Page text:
Non-Fiction
 

Lucky Child

A Daughter of Cambodia Reunites with the Sister She Left Behind

Author: Loung Ung

Published By:
Harper Perennial


Reviewed by Melissa Minners

 

            Ever since I read Loung Ungís memoir, First They Killed My Father, I have wanted to read her follow-up book Lucky Child.  Loung Ungís first book was about her experience during and survival of the killing fields of Cambodia.  Her candid and shocking description of the events that took place and the horrors she experienced at the hands of the Khmer Rouge soldiers were incredibly moving.  Her writing style was captivating.  I couldnít wait to read her second book in which she describes how she reunited with the family she left behind in Cambodia when she traveled to America with her brother and his wife.

            Lucky Child is actually two memoirs in one.  We alternate from America to Cambodia as Loung discusses her life in the United States while her sister, Chou, describes her life in Cambodia.  As Loung struggles with the culture shock of coming to another country where she knows no one, learning a new language and trying to fit in, Chou struggles to survive as a poor peasant farmer in the still Khmer Rouge ridden countryside of Cambodia. 

            Loung suffers from post traumatic stress disorder throughout her early years in America.  She spends years trying to put the past behind her, trying not to think of the family she lost during the war and the family she left behind to come to America.  Despite her attempts to fit in, memories of what she and her family went through at the hands of Pol Potís soldiers haunt her at every turn.  She realizes that if she doesnít face these demons down - confront them once and for all - she will never live a normal life. 

            Meanwhile, Chou becomes a caretaker for her family - cooking the meals, cleaning the clothes and looking after the children while the elder members of the family, both women and men, farm the fields.  She witnesses harsh poverty, tragic death, disease, horrific amputations and survives Khmer Rouge raids.  When she is old enough, Chou finds herself in an arranged marriage.  And yet, Chou doesnít regret her life in Cambodia, bit rather embraces it for what it is and eventually becomes quite an impressive woman in her community.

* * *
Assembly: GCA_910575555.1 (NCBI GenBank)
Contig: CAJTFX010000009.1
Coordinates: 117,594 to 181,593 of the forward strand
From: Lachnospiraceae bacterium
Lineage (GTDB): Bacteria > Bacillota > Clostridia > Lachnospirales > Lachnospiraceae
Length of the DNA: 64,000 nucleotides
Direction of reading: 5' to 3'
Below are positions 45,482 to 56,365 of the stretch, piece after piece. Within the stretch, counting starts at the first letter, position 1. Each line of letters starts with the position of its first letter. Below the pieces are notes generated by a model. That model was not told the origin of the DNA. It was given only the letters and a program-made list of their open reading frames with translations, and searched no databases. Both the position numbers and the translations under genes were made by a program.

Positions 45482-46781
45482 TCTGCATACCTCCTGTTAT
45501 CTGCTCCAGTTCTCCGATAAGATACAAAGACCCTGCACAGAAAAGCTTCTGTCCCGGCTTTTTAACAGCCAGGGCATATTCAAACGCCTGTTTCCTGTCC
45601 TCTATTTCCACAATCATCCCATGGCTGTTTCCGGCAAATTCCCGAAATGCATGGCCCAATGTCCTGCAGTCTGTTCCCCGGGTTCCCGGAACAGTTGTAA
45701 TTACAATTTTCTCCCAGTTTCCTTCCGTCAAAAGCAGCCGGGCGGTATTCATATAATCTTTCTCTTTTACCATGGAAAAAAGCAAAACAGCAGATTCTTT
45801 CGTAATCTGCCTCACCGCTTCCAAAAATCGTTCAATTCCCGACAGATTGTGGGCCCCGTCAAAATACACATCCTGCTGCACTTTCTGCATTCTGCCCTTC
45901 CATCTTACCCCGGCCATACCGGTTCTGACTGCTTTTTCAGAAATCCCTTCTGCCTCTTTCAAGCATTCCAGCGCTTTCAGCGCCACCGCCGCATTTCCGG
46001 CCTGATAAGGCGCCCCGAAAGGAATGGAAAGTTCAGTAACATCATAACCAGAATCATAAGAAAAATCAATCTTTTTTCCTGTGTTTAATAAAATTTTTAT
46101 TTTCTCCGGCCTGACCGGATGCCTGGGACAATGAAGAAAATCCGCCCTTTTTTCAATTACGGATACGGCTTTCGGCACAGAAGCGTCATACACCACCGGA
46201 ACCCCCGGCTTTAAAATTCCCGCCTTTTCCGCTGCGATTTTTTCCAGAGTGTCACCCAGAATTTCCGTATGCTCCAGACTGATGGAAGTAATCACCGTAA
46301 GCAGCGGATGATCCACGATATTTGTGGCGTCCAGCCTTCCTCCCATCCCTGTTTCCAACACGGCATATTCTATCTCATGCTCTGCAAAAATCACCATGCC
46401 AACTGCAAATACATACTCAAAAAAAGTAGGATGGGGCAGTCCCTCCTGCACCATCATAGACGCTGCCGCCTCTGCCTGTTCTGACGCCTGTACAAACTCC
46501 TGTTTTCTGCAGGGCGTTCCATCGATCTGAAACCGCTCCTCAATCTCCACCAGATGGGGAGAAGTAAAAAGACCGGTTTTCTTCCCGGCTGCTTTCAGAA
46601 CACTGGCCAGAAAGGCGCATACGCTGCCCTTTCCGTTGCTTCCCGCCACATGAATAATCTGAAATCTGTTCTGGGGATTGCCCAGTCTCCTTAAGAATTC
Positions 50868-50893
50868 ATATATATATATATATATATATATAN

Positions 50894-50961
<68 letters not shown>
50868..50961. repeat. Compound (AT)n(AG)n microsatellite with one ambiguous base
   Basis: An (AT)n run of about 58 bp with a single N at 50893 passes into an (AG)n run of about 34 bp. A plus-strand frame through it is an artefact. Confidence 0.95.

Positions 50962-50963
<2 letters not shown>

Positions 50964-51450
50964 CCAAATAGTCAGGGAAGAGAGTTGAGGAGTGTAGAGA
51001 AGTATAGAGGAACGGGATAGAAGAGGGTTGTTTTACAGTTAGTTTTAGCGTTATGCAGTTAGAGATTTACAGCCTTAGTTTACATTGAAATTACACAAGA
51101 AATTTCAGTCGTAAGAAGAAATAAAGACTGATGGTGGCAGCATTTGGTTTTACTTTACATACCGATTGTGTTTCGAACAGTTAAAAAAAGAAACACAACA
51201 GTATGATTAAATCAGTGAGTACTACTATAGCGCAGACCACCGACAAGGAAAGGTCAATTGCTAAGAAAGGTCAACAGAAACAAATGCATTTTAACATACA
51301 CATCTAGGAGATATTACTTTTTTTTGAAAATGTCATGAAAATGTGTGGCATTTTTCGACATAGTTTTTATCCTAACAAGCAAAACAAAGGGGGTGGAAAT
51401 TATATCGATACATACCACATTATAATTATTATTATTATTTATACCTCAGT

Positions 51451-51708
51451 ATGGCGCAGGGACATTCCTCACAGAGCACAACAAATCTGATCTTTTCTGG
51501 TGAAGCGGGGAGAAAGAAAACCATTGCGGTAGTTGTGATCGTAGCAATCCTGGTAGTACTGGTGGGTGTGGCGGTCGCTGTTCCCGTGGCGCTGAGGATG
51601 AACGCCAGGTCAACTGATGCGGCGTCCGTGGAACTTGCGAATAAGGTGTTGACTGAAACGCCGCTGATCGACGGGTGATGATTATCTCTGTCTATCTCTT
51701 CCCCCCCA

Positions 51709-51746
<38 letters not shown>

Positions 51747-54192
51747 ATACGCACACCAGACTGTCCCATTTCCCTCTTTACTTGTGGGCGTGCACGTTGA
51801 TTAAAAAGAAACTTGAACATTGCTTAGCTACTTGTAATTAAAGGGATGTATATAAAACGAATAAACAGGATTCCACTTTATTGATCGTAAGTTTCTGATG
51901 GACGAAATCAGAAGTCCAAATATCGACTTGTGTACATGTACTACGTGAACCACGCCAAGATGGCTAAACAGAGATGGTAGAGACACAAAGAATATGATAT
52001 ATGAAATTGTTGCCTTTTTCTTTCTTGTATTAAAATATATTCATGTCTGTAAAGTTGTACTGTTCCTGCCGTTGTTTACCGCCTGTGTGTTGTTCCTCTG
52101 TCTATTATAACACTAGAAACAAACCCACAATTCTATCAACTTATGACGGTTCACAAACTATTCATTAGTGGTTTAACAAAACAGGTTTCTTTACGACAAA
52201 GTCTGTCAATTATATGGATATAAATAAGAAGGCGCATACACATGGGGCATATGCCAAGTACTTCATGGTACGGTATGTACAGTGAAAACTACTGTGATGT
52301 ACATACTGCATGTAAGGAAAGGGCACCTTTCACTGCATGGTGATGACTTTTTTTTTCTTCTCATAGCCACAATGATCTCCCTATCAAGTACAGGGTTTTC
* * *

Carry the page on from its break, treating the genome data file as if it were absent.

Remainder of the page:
The reunion of the Ung sisters is long in coming, but when it finally takes place, both sisters are finally able to make their peace with the demons that have been haunting them all these years.  Their stories are at once horribly sad and incredibly uplifting.  For two women to suffer so much, survive and actually prosper is an amazing feat of incredible strength of character.

            As with her first book, Loung Ungís storytelling style is incredibly captivating and the words flow easily.  I finished this book in two days and it only took me that long because I was forced into trivial interruptions like eating, bathing, work, etc.  Otherwise, I would have finished the book in one day.

            The version of Lucky Child I read contained an additional section which featured the authorís biography, Loung Ungís own words as to what inspired her to write Lucky Child, an article she wrote which appeared in the New York Times, suggested readings and suggested dining areas.

            Lucky Child is an amazing follow-up to First They Killed My Father.  Loung Ung is an amazing writer gifted with incredible storytelling power.  I understand she is currently working on a historical novel.  I canít wait until she completes it - Iíll be first in line to buy it!

 


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